Well that wasn’t expected was it!!!!!!

      • Treetop 3.1.2

        So the Work and Income card cannot be used at the self service checkout as it requires the signature to be verified.

        The comment about bulk buying chickens, next checkout operators will be required to notify Work and Income if a person buys in bulk!

    • McFlock 3.2

      I reckon that most members of this cabinet could be caught by a 6pm news crew  live on air with their dick in a sheep and they’d still not resign or even be sacked. 
             
      Which makes me wonder what Richard Worth actually did. 

    • Draco T Bastard 3.3

      If Bennett gets kicked or resigns it’s possible that this government would collapse as she would most likely be replaced by Sepuloni so neither is likely to happen.

  4. A great article here regarding the doublespeak term of “freedom” that seems so effective in getting people to vote in the rope that will hang them and cheer while doing so.

    The neoliberal battle cry of “liberty” and “freedom” through “personal responsibility” sounds wonderful on the surface, but we have to ask ourselves as individuals and as a collective nation, what are the costs of this alleged “liberty” and “freedom”?

    • freedom 4.1

      There was a great comment from a plant after the 7/7 bombings in London. A A stall holder at a market ( who other stall holders said they had never seen) was interviewed saying she would happily give up her liberty for freedom.

  5. gobsmacked 5

    We haven’t heard much from David Shearer since the Christchurch speech last week.

    He’s been busy …

    http://www.stuff.co.nz/auckland/local-news/central-leader/7851879/MP-to-kick-start-festival

    • Jim Nald 5.1

      DS is currently in the wrong job.
      Grant Robertson should tell him that and thank him for keeping the seat warm.

  6. ianmac 6

    I wonder why Winston would ask this question unless he knows something that could be embarrassing to the PM?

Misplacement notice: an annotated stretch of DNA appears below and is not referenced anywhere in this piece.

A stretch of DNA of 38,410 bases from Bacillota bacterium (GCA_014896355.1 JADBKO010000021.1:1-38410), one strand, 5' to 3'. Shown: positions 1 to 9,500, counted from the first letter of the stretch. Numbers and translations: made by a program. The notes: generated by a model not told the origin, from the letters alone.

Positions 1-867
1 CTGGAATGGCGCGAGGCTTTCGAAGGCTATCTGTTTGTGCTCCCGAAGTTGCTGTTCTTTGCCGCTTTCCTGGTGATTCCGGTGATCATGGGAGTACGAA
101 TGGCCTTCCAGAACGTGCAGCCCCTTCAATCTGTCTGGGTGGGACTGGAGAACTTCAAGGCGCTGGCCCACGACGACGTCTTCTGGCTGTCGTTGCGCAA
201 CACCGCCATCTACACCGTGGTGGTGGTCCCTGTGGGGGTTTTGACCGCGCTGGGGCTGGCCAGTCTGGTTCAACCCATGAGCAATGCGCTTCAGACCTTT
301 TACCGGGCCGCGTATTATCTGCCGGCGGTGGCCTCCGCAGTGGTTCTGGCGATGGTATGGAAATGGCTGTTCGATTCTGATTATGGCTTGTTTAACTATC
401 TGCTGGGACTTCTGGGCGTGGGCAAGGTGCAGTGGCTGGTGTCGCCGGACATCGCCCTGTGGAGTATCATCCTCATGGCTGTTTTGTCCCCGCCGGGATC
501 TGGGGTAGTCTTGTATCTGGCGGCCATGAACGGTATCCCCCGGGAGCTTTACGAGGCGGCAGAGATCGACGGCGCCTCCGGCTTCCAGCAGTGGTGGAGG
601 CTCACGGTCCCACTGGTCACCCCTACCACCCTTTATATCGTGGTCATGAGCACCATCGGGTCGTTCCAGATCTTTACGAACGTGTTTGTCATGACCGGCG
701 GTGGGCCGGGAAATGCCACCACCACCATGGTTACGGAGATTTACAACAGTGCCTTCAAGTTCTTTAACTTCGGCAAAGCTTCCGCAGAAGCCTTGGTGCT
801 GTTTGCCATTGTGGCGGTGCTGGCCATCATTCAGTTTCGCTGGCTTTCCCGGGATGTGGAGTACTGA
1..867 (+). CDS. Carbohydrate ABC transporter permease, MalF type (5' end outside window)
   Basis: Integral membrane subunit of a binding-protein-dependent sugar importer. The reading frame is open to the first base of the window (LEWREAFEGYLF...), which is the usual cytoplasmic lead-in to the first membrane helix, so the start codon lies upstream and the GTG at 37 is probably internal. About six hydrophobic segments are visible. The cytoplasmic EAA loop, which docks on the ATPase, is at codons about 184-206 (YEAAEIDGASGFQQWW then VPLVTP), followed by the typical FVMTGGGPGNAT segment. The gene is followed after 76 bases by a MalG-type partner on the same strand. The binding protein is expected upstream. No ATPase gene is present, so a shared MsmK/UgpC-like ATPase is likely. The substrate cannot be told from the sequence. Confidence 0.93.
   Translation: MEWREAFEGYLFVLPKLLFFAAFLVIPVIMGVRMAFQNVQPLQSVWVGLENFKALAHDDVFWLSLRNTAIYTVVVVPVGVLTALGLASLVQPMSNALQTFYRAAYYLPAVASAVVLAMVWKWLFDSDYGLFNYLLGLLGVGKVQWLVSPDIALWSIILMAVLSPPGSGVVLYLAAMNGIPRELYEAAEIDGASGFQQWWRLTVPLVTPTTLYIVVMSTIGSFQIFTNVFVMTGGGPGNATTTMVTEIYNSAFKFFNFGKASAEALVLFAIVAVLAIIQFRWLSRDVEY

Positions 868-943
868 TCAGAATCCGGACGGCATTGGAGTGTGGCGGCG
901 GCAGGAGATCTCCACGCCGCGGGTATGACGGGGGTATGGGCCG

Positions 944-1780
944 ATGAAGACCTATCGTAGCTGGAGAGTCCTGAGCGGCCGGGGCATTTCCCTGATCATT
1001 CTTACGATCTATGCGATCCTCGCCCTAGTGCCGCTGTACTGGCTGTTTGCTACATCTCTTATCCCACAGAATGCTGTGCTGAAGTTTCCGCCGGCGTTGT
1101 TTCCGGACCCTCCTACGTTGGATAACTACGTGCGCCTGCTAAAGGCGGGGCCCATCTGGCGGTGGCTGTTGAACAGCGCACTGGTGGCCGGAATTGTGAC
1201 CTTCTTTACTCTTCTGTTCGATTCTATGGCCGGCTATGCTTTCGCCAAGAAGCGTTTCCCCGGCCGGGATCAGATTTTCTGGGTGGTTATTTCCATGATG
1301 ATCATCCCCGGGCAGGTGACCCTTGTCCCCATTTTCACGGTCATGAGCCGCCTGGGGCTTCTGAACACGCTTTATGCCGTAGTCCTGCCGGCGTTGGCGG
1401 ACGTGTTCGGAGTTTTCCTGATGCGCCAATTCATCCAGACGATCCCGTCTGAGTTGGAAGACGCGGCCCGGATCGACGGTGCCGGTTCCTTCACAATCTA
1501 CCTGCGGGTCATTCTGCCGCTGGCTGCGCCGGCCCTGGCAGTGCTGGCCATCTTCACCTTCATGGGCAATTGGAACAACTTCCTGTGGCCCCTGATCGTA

Q7: “Rt Hon WINSTON PETERS to the Prime Minister: When did he first learn of a German resident living in the Chrisco mansion in the Prime Minister’s electorate?”

    • karol 6.1

      Yes, interesting choice of words, because Key always focused on not remembering the Dotcom name.

      • gobsmacked 6.1.1

        I’ll bet a chocolate fish that Key “can’t recall”, and Winston gets thrown out for telling him he bloody well does.

        • blue leopard 6.1.1.1

          …and another chocolate fish placed on the bets that Mr Key will be allowed a few minutes for relaying fallacious put-downs of one or more opposition parties/members after having let us all know he can’t remember.

      • deuto 6.1.2

        Haven’t got time right now to check/find link, but IIRC at the beginning of Key’s video interview on 24 January re Dotcom (when he later went on to talk at length about DC’s resident status) Key talked about having heard “about a German resident living in the Crisco mansion”. So think Peters’ wording is taken straight from that interview. So this could be interesting in QTime.

        The video of the 24 Jan interview has been put up on TS several times – think is was included in a Herald article on 24 Jan.

        • deuto 6.1.2.1

          Update – it was annoying me so here is the link to the 24 Jan interview from Eddie’s post on 4 October.
          http://www.nzherald.co.nz/nz/news/video.cfm?c_id=1&gal_objectid=10781209&gallery_id=123534

          And my memory was correct – Key’s response to the first question talks about him being “aware of a German resident living in the house”.